5 Biggest Questions About Yoga
Is Yoga Good for Flexibility?
If you’re trying to get more flexible, you’re not alone.
There are many reasons why people want to improve their flexibility. One of the most common is mobility.
With greater flexibility, you will find it much easier to simply get around in day to day life.
Whether your hobbies involve strength, cardio, or some form of running, jumping, or climbing, flexibility is definitely something you will benefit from improving.
As people age, flexibility also becomes a critical factor in protecting against injury.
But, flexibility can actually help everyone, at every age, protect themselves from muscle strains and tears.
It can even help prevent broken bones!
So, whatever your reasons are for wanting to get more flexible, there are a few different ways you can go about accomplishing your goal.
Yoga is definitely one of them that deserves to be near the top of the list.
In fact, one of the primary benefits of yoga is increasing your balance and flexibility at the same time.
Pair this with its other benefits, like increased muscle tone and even fat burn, and you will surely love the addition of yoga to your daily routine.
Like anything, consistency is key.
You might not see results from just one yoga session, but taking the time to slowly stretch your body out with a 30-60 minute yoga session each day will definitely have you noticing a change in just a few days time.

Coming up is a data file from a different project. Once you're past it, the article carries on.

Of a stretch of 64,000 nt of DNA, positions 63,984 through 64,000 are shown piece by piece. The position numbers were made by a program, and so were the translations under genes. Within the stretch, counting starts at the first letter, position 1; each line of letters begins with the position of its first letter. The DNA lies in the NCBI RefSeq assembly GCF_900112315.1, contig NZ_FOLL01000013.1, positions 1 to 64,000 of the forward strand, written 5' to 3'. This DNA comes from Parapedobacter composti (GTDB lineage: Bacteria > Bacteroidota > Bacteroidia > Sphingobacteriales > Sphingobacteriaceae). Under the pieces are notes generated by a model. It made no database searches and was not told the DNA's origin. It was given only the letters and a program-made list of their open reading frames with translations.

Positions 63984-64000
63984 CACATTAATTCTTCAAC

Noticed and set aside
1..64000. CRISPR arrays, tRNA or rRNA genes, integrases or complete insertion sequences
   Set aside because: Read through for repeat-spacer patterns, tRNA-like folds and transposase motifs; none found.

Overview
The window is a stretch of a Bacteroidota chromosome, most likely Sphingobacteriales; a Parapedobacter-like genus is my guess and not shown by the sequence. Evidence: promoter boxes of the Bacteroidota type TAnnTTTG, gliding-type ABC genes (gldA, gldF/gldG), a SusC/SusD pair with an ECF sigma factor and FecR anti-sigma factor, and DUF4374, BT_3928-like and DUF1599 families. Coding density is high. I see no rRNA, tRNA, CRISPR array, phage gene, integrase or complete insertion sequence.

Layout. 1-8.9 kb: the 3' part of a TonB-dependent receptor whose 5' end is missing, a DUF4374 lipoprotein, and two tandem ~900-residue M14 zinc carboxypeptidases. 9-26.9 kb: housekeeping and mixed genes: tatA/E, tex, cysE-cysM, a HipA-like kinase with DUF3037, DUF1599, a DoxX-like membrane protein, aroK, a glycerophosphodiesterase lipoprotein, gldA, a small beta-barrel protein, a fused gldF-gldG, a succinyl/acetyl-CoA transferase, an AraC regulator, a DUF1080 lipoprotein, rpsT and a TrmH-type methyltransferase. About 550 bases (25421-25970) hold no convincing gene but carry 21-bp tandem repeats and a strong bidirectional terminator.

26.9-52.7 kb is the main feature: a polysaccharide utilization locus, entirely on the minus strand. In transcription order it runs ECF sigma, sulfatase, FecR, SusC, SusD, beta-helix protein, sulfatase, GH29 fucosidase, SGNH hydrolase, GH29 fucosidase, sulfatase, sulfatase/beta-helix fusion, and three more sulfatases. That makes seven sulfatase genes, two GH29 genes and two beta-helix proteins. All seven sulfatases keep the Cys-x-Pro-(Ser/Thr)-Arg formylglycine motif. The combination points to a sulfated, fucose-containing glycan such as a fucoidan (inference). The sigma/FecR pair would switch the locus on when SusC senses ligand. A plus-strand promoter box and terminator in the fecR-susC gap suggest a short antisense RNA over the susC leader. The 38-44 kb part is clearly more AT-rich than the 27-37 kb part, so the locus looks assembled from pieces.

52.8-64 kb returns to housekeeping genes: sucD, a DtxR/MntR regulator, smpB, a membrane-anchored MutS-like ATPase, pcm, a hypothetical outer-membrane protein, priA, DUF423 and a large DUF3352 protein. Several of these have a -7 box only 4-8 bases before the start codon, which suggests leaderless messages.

In a matter of weeks, you could be doing the splits, depending on where you started from and which muscle groups your stretches focus on.
One of the most important aspects of any sort of physical routine is making sure that you give your body the chance to properly warm up first.
A warm-up, which will mostly just consist of more stretches and possibly some light cardio, will get the blood flowing and ensure you can sink into a stretch gradually.
This will help you stop yourself from getting hurt or straining a muscle, which will only contradict your goals.
The other thing is to cool down properly.
After a good yoga session, make sure you allow yourself to calm down, relax, and stretch everything out thoroughly before you get back to your daily routine.
This, too, will boost your recovery and help you avoid injury on your path to increased flexibility.
Is Yoga Good for Lower Back Pain?
Yoga is a great way to stretch out your body and increase your flexibility.
It has many benefits, ranging from improving your muscle strength and tone to even helping you burn fat.
Many turn to yoga when they want to improve their balance as well.
It has benefits for every person of every age and background.
No matter your athletic ability or lifestyle, you can definitely find perks in the world of yoga. But, can yoga help with lower back pain?